The Mexican central bank has warned that the US Presidential election is the biggest threat to Mexico's economy.
Around 80 per cent of Mexico's exports head across its northern border to the world's largest economy, and the country's policymakers have been growing increasingly nervous about what a Donald Trump presidency would mean for them as the 8 November ballot approaches.
The Mexican peso has proved highly susceptible to election news out of the US, with the currency weakening on good opinion polls for the Republican candidate and strengthening on news which shows the race for the White House could be heading Hillary Clinton's way.
Minutes from the Bank of Mexico's latest meeting, published this afternoon, revealed the central bank said the "US Presidential election and its possible consequences [are] the most immediate risk [which] could compromise financial stability."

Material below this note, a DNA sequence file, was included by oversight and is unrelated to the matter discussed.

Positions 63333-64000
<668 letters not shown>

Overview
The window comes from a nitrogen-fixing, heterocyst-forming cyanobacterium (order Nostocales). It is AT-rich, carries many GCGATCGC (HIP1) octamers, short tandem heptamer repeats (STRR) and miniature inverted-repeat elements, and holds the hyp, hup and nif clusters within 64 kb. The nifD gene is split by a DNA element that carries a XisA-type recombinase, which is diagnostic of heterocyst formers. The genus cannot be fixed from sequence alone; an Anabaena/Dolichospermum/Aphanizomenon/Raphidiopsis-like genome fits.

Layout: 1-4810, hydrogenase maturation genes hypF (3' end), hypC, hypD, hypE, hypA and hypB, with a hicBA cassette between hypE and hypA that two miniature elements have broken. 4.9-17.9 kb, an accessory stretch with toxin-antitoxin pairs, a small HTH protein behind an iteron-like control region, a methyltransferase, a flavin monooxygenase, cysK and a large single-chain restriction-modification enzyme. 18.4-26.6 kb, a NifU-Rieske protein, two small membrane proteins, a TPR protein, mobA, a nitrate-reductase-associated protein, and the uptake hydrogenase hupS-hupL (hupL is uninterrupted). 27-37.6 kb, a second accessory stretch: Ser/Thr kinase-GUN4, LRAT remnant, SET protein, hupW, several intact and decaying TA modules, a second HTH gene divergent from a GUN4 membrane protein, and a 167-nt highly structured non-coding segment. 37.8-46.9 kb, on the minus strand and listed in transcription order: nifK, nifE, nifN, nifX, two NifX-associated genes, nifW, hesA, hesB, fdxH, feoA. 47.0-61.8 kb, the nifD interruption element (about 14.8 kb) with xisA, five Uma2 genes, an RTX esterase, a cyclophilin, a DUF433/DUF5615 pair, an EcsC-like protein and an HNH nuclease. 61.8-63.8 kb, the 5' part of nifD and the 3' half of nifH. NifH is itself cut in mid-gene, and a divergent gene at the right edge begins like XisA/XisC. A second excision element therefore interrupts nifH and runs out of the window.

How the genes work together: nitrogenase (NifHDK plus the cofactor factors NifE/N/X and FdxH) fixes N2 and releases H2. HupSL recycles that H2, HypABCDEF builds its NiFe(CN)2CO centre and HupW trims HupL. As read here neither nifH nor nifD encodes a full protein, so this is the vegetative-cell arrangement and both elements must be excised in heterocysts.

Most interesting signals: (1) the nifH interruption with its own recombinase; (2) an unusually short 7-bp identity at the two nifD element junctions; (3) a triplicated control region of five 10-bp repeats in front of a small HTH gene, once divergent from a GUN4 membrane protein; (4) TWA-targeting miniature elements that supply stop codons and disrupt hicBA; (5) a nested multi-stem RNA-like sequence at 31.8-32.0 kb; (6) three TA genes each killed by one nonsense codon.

Trump has notoriously pledged to build a 4m-high wall along the US-Mexico border in order to stop illegal immigration. He also said he will clamp down on illegal immigrants and undocumented Mexican workers living in the US. Both of which could threaten the close economic ties between the two nations, along with disrupt the flow of remittances from Mexicans working in the US.
The Bank of Mexico added: "Uncertainty about the results of the electoral process in the US and the effects this may have on the economy performance of our country" was the number one driving factor behind the "depreciation of the national currency."
All members of the Bank's interest rate-setting committee "stressed that concern has been derived from the US electoral process and its possible implications for Mexico, which could be particularly important."